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Plaintiffs, retired officers of Booz Allen, filed suit alleging that they were improperly denied compensation when, after their retirement, Booz Allen sold one of its divisions in the Carlyle Transaction. The Second Circuit affirmed the district court's dismissal of the Employee Retirement Income Security Act (ERISA), 29 U.S.C. 1001 et seq., claims on the ground that Booz Allen's stock-distribution program was not a pension plan within the meaning of ERISA, and denial as futile leave to amend to "augment" the ERISA claims with new allegations; affirmed the dismissal of the Racketeer Influenced and Corrupt Organizations Act (RICO), 18 U.S.C. 1961 et seq., claims on the ground that they were barred by the Private Securities Litigation Reform Act of 1995 (PSLRA), 18 U.S.C. 1964(c); but vacated the district court's judgment to the extent it denied Plaintiff Kocourek leave to amend to add securities-fraud causes of action. The court remanded for the district court to consider his claims. View "Pasternack v. Shrader" on Justia Law

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Plaintiff filed suit against the Hospital under the Family Medical Leave Act (FMLA), 29 U.S.C. 2601 et seq., alleging that the Hospital terminated her illegally for taking medical leave to which she was entitled under the terms of the Act. The DC Circuit vacated the district court's grant of summary judgment to the hospital, holding that the district court erred in determining that plaintiff cannot, as a matter of law, establish a "serious health condition" under 14 C.F.R. 825.115(e)(2), but correctly concluded that the Hospital was not estopped from challenging whether plaintiff established the elements of her FMLA interference claim. Because the Hospital failed to show entitlement to summary judgment on plaintiff's right to leave under section 825.115(e)(2), the Hospital's entitlement to summary judgment turns on the adequacy of plaintiff's notice. Therefore, the court remanded for the district court to make this determination. View "Pollard v. The New York Methodist Hospital" on Justia Law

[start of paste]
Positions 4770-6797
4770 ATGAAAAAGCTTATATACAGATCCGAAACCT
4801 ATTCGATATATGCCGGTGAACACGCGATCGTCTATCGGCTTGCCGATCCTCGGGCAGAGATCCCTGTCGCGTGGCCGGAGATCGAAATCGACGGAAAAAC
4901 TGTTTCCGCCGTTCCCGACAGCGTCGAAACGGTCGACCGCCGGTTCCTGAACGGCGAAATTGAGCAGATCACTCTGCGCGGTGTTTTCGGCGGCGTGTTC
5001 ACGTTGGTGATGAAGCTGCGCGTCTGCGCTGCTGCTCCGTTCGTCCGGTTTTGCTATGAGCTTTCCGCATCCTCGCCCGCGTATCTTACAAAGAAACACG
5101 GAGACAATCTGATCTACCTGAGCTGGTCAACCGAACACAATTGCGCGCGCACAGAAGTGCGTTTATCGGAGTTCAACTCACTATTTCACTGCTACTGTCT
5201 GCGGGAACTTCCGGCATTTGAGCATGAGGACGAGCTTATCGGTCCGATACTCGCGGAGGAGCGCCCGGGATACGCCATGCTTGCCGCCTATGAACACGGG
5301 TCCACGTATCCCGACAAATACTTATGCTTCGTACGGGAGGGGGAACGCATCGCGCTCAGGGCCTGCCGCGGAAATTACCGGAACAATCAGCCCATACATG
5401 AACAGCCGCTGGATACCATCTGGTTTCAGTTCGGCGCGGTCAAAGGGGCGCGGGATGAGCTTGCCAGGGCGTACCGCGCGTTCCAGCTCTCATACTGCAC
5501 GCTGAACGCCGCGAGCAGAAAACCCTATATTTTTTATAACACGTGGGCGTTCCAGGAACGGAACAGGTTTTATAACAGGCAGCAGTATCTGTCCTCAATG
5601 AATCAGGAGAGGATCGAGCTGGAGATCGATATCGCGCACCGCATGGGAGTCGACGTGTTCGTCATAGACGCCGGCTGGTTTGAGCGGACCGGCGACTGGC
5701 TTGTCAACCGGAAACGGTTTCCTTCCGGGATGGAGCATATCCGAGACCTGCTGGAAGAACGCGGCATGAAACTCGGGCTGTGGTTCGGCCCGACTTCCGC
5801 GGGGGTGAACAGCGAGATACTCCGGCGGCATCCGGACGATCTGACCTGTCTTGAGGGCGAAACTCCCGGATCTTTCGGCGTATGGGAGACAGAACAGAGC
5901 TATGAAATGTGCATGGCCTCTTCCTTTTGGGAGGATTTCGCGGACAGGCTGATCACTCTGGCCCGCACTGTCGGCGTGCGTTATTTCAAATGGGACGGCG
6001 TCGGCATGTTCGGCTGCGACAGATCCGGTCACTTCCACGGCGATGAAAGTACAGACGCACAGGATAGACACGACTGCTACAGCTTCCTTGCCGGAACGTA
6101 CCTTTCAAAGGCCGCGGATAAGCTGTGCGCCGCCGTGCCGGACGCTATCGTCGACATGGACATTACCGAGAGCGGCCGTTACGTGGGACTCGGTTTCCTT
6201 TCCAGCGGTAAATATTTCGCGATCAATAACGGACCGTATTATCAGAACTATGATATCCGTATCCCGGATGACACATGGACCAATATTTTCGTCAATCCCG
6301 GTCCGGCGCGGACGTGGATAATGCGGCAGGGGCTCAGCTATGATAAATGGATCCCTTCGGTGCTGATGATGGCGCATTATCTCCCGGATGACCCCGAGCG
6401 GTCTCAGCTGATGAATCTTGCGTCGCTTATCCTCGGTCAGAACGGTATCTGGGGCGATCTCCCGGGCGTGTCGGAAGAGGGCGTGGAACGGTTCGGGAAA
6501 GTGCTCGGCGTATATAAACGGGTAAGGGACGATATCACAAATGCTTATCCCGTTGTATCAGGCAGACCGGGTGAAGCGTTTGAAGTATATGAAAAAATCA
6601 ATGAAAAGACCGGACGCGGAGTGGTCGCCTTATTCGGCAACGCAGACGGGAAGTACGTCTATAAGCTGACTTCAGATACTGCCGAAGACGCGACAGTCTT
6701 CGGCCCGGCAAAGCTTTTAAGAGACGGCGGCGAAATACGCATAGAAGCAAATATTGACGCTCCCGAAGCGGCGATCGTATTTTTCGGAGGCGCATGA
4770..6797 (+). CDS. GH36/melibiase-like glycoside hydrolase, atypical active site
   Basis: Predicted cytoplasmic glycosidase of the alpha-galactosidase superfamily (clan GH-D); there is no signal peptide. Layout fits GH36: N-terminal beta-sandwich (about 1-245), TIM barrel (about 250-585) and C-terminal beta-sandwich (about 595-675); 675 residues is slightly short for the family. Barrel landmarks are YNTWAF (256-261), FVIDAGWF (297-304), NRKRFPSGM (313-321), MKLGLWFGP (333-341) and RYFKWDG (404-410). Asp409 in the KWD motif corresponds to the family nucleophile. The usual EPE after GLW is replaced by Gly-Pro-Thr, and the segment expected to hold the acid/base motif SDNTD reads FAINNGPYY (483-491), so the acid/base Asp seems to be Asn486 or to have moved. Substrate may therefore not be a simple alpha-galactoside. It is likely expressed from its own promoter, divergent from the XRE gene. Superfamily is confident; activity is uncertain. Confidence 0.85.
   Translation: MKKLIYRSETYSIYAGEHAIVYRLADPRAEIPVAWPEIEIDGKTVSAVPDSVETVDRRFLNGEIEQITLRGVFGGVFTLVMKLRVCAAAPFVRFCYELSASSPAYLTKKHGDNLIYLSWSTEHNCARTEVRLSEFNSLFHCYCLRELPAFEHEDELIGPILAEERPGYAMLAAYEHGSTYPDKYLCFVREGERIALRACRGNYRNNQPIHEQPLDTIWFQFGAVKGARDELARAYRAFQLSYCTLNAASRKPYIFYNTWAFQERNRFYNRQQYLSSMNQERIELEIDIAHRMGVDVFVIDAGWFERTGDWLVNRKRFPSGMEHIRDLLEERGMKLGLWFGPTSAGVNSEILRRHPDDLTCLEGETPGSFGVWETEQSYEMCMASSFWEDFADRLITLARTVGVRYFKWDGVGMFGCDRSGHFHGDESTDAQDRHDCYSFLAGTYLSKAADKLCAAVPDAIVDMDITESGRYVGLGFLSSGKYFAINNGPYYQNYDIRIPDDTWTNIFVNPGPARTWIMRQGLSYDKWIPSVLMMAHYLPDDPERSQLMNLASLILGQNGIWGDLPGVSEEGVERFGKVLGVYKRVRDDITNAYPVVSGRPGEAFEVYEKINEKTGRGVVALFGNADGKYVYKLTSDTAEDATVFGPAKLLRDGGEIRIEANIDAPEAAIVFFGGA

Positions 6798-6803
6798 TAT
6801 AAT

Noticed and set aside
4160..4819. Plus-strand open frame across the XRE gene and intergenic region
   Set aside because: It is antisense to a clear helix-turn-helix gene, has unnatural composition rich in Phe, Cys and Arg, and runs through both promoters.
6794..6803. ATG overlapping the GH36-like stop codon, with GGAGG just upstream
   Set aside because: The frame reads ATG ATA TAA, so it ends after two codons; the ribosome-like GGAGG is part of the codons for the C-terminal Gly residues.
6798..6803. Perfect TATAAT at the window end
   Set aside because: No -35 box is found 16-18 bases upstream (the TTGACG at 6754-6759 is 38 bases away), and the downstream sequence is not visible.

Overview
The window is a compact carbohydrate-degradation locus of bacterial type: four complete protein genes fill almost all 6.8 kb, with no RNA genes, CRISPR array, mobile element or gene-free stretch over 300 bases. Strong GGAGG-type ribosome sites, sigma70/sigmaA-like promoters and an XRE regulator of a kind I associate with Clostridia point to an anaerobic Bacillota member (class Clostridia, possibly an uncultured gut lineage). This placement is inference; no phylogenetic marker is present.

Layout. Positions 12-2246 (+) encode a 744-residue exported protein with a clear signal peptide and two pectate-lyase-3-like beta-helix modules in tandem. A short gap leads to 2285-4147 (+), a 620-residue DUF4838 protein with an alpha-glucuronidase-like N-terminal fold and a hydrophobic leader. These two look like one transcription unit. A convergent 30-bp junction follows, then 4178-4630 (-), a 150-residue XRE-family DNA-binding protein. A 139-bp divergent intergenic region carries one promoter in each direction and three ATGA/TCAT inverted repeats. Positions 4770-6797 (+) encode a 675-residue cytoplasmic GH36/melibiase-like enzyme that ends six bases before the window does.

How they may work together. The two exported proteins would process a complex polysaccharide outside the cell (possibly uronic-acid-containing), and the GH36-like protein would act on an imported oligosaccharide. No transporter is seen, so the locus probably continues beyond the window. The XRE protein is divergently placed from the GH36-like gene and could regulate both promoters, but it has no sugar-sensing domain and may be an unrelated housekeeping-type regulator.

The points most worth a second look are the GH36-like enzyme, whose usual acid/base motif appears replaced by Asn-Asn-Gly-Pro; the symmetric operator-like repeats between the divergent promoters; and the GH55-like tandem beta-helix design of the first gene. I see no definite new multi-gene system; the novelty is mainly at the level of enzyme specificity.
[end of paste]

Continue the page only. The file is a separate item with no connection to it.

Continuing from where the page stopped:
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Former employees of World Airways challenged the dismissal of their complaint seeking damages for fraud, breach of contract and violation of an employee benefit plan. The Second Circuit agreed with the district court that plaintiffs' state law claims arose under the Railway Labor Act (RLA), 45 U.S.C. 151 et seq., and were thus preempted. Because those claims bear a close resemblance to claims brought pursuant to the Employee Retirement Income Securities Act (ERISA), 29 U.S.C. 1001 et seq., the court found it appropriate to borrow and apply the three‐year statute of limitations set forth in Section 1113 of ERISA rather than the six‐month limitations period the district court borrowed from Section 10(b) of the National Labor Relations Act (NLRA), 29 U.S.C.160(b). Accordingly, the court vacated the dismissal of the RLA claims and remanded for further consideration. The court affirmed in all other respects. View "Pruter v. Local 210’s Pension Trust Fund" on Justia Law